Using my quick and dirty weighting system (detailed at the end of this post, but pitches that improve win chances get positive points), I tracked Josh Beckett’s start last night on a pitch-by-pitch basis. Let’s see what pitches he was using and which ones were effective:
JOSH BECKETT vs CLEVELAND:
1st Inning (16 total pitches; +2):
Fastball – 8 (-3 pts)
Changeup – 5 (+3 pts)
Curve – 2 ( 0 pts)
Cutter – 1 (+2 pts)
2nd Inning (8 total pitches; +8):
Fastball – 6 (+5 pts)
Changeup – 1 (+2 pts)
Curve – 1 (+1 pts)
Cutter – 0 ( 0 pts)
3rd Inning (35 total pitches; +2):
Fastball -24 (+2 pts)
Changeup – 6 (+3 pts)
Curve – 5 (-3 pts)
Cutter – 0 ( 0 pts)
4th Inning (24 total pitches; -1):
Fastball -10 (-11 pts)
Changeup -10 (+4 pts)
Curve – 4 (+6 pts)
Cutter – 0 ( 0 pts)
5th Inning (23 total pitches; -6):
Fastball – 9 (-3 pts)
Changeup – 5 (-1 pts)
Curve – 4 (+1 pts)
Cutter – 5 (-3 pts)
Overall (106 total pitches; +5):
Fastball -57 (-10 pts; -17.5 per 100)
Changeup -27 (+11 pts; +40.7 per 100)
Curve -16 (+5 pts; +31.3 per 100)
Cutter – 6 (-1 pts; -13.7 per 100)
* – All five hits and all four walks allowed by Beckett came on fastballs as hitters went 5-for-11 (.455) with one strikeout and off Beckett’s heater. Three of those five hits went for doubles.
* – Beckett threw his fastball on 3-2 counts eight times, giving up a double, getting two outs, walking two, and three were fouled off. The only other pitch he tried on a full count was a curveball (once), and it was fouled off.
* – Opponents went 0-for-3 with one strikeout against his curve, 0-for-5 with two strikeouts against his change, and 0-for-1 against the cutter.
* – Beckett threw his cutter only six times: once in the first inning and the other five in his fifth and final inning. Four of Beckett’s six cutters missed the strike zone.
* – Overall, Beckett threw 61 percent strikes: 65 percent of his fastballs were strikes, 63 percent changeups, 56 percent curveballs, and 33 percent cutters. For this analysis, a strike is a called strike or any pitch swung at.
Pitch Result Scoring System:
Batted Ball Out: +2
Strike 1 or 2: +1
2-Strike Foul: 0
Ball 1, 2, or 3: -1
Home Run: -8
Thanks to BrooksBaseball.net and their awesome Pitch F/X tool for their help in putting this together.
|04.06.11 at 10:16 am ET|
NESN Red Sox analyst Jerry Remy made his weekly appearance on the Dennis & Callahan show Wednesday morning. Remy discussed Boston’s slow start, Terry Francona‘s shuffling of the lineup and the play of Jarrod Saltalamacchia. To hear the interview, visit the Dennis & Callahan audio on demand page.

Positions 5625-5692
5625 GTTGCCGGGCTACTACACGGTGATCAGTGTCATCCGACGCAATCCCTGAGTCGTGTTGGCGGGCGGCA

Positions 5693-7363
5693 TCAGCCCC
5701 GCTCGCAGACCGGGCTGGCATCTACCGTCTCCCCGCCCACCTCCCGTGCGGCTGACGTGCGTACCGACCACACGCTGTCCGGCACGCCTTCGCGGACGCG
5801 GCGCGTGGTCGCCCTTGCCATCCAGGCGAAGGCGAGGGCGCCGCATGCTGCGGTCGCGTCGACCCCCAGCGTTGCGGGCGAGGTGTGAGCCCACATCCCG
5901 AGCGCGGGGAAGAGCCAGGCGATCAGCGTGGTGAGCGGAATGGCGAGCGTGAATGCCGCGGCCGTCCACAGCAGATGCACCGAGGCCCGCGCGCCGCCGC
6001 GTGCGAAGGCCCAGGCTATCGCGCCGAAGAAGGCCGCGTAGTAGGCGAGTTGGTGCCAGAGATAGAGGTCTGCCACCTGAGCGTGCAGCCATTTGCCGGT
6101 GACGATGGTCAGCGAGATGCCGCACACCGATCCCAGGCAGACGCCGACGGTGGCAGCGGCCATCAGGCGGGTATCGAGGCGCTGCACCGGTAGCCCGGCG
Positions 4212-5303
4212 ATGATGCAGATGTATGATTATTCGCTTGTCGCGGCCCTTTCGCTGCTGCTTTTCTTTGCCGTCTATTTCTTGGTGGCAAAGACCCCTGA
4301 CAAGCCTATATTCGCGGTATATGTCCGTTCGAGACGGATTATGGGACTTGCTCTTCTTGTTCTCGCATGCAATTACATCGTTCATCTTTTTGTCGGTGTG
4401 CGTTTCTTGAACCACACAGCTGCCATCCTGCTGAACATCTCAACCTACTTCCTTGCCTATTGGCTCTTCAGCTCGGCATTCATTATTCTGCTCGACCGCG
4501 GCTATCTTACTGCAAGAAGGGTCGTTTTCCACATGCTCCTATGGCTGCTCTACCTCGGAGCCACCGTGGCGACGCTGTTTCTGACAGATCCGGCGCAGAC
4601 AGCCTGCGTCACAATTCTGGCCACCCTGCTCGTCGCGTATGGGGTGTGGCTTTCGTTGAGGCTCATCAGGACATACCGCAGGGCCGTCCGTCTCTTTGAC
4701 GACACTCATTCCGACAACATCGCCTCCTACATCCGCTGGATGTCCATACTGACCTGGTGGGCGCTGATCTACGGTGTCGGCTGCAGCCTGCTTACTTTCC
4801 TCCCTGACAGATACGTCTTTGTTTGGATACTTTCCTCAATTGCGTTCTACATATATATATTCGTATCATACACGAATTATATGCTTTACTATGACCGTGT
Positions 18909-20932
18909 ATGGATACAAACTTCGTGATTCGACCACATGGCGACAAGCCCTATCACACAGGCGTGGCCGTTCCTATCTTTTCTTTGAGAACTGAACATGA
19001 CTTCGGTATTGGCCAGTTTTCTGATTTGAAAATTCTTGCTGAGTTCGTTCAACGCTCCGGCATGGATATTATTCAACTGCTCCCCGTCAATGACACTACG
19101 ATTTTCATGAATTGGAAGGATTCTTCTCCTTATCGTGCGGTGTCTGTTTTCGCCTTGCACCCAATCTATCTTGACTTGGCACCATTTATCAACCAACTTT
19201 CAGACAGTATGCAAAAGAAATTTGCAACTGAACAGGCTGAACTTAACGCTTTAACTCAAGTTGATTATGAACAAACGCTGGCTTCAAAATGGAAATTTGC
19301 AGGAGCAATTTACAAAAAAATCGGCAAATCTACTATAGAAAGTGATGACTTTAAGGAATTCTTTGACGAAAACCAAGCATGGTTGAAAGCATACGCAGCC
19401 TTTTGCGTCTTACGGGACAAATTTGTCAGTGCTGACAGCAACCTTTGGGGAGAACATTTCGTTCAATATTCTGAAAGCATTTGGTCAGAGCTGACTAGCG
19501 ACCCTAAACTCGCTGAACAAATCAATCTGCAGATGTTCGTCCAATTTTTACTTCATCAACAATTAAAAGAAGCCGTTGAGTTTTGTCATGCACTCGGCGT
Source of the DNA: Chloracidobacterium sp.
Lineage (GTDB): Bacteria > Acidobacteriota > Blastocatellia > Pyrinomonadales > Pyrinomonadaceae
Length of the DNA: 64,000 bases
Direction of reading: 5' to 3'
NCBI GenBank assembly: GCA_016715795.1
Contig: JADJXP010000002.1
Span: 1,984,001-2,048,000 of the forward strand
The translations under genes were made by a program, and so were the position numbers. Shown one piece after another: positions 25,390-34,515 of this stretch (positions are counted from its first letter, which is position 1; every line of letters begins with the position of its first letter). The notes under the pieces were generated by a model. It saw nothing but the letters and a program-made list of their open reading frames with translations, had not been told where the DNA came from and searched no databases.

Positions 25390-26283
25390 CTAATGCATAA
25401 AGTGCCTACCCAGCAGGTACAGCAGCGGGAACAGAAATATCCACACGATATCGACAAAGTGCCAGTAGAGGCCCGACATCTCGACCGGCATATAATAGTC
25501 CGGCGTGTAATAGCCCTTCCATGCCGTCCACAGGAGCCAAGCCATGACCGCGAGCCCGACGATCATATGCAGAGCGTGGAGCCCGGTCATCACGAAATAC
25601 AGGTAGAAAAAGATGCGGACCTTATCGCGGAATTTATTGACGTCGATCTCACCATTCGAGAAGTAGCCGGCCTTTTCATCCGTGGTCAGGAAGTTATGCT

Remy said he’s not getting too concerned just yet and that he thinks the players are just putting a little too much pressure on themselves right now.
‘I think they’re pressing right now,’ Remy said. ‘Any time you come out of spring training, you want to get off to a good start, and that certainly hasn’t happened. Down in Texas, the pitching was not what you’d expect it to be with those three guys coming out of the chute. And then last night, they just didn’t hit. There’s no question they’re pressing right now to get that first win and individuals trying to get off to a good start. That’s normal. If this happens in the middle of the season, a four-game losing streak, it wouldn’t be as magnified as it is right now.
‘But coming out of spring training with such high expectations, you’d think you’d be better than what you are right now,’ he continued. ‘You’d think you’d at least have a couple wins under your belt, and that’s not the case. Until you get that first one and second one and third one, you’re not going to get into the flow of the season very well. You get the feeling when you’re around the club that, ‘Hey, we just got to get this first one out of the way and then we can go.’ But it just hasn’t happened yet.’
The hosts asked Remy if maybe Francona is pressing with all the lineup shuffling, especially moving Carl Crawford from third to seventh to second.
‘I don’t know if he’s pressing or if he’s just trying to find a comfort level for Crawford,’ Remy said. ‘When Crawford was with Tampa Bay, the most success he had was hitting second. They had hoped to hit him third in this lineup and then he had a terrible first game against those left-handers down in Texas. ‘¦ I still eventually think he’s going to settle into the 3 spot when he gets to being Carl Crawford. That’s going to happen. It just hasn’t happened so far.’